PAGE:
The 2014 All-Stars were announced on Sunday night, but a few deserving Tigers were left off the roster. Here are some players that can make a real case that they should be making the trip to Minneapolis on Tuesday.
Kinsler was recently named to the All-Star team in order to replace an injured Victor Martinez. But before that move, the fact that Kinsler wasn't put on the roster is truly surprising.
The Tigers' second baseman ranks as the fourth most valuable offensive player in the entire American League. In his first season in Detroit, Kinsler is one of three second basemen hitting over .300, and ranks second among second basemen in home runs, RBI and runs.
With a 3.7 WAR, Kinsler is by far the most valuable second baseman in the MLB and also leads in doubles and slugging percentage.
For an explanation of why Kinsler was left off the roster, look no farther than the starting infield for the AL, which features 40-year-old Derek Jeter. Jeter provides a perfect example that the top players at each position do not necessarily make the team. He will start at shortstop despite hitting a mediocre .273 with two home runs and 23 RBI.
Porcello was primed for his first All-Star appearance in 2014, but the 25-year-old will have to win the final vote to make the trip. But Porcello pitched well enough to make the team without this final step, as he ranks second in the AL in wins, and top 10 in WAR and WHIP.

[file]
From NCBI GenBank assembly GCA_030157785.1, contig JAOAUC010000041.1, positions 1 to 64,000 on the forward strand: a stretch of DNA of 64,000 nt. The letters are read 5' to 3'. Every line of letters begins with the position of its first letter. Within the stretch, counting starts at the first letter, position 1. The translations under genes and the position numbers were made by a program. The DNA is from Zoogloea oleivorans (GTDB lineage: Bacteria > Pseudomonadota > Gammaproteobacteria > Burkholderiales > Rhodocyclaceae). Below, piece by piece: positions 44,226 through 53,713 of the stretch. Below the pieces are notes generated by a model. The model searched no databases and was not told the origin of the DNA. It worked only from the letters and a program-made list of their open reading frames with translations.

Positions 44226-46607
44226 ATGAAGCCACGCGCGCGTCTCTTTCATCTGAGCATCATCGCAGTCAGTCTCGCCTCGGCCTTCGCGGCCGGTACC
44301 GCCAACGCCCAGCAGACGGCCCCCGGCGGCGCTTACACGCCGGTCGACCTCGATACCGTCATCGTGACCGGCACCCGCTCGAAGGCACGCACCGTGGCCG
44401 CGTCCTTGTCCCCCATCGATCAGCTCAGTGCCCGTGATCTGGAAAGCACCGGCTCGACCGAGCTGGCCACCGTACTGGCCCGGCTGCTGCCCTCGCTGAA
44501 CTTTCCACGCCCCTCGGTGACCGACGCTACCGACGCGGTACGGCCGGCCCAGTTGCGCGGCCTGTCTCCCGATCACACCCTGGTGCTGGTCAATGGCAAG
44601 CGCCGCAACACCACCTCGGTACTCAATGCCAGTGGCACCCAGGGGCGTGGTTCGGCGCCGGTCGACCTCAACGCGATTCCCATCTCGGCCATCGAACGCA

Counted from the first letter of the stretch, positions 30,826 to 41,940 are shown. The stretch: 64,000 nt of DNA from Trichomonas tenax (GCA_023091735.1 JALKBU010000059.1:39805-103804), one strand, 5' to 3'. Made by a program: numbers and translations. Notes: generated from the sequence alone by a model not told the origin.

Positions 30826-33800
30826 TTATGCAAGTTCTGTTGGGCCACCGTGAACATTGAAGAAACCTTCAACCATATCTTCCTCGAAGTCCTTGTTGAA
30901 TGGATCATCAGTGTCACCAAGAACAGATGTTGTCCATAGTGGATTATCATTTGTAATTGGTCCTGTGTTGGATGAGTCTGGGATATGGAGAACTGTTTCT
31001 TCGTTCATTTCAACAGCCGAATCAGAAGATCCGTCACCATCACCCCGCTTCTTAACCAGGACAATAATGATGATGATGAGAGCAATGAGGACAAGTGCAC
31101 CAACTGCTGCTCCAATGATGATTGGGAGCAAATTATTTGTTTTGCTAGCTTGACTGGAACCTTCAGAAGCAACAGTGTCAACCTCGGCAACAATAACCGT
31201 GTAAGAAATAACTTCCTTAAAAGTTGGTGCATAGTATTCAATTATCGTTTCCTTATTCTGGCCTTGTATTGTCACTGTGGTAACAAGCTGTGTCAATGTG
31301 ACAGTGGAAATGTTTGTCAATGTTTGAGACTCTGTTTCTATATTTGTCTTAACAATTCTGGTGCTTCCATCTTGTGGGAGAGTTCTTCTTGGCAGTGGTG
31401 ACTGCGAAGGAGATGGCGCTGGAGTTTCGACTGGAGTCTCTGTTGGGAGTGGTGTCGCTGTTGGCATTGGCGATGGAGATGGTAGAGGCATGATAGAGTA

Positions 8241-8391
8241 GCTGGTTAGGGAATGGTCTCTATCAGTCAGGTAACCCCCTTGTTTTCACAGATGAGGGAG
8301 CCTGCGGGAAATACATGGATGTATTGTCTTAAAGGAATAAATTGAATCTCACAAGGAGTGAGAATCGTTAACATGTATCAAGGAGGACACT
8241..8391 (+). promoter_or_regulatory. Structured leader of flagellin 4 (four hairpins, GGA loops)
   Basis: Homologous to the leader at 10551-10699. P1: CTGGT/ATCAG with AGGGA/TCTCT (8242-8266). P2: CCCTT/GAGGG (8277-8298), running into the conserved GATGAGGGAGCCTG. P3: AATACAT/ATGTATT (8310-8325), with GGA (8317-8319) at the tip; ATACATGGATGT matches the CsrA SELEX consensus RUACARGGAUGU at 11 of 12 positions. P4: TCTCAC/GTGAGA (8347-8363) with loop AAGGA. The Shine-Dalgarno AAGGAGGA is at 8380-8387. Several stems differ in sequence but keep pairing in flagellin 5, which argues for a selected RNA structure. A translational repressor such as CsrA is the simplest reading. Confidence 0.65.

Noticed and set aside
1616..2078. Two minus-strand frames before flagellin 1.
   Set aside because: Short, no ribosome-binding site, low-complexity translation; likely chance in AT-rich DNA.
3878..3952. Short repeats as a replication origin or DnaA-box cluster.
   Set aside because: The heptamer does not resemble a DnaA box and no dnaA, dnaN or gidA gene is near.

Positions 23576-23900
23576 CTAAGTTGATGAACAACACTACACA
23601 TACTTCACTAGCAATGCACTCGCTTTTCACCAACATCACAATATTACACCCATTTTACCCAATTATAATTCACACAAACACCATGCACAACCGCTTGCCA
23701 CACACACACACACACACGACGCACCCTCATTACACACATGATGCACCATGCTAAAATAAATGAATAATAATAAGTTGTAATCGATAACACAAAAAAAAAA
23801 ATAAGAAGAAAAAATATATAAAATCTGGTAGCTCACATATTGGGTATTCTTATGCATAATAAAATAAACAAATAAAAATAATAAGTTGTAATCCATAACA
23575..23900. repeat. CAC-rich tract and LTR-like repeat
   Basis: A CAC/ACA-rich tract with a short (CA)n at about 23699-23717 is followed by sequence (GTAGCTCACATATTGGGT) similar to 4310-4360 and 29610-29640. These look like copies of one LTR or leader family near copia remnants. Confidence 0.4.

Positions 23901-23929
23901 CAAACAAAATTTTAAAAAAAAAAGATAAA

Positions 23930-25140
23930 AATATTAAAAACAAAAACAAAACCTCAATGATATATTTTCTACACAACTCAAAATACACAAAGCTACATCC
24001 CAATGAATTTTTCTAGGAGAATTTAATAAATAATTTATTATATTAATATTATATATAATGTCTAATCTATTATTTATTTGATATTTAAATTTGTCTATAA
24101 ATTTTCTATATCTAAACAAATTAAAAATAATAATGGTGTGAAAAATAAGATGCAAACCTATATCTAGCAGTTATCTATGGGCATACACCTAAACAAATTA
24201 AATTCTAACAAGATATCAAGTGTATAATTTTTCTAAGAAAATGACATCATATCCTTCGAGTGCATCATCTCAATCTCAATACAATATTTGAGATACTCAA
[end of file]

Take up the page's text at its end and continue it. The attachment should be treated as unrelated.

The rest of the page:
The young righty has thrown two complete-game shutouts in his last three starts, and induced 182 ground balls in 17 starts. If he keeps up his pace in the second half he'll finish with 20 games, good enough to put him in Cy Young contention.
To vote and help Porcello make the All-Star team in the final vote, click here.
A stint on the disabled list made Sanchez a long shot to earn his first All-Star appearance, but the electric right-hander ranks among the best pitchers in baseball in WAR, ERA and WHIP.
While the Tigers struggled through a month-long 10-20 slump in the middle of the first half, Sanchez posted six straight quality starts and game the team a chance to stop the bleeding.
Sanchez didn't help his case in his final start before the selection show, surrendering seven earned runs to the Rays and watching his ERA increase from 2.63 to 3.18. It was the first start this season that he allowed more than four runs.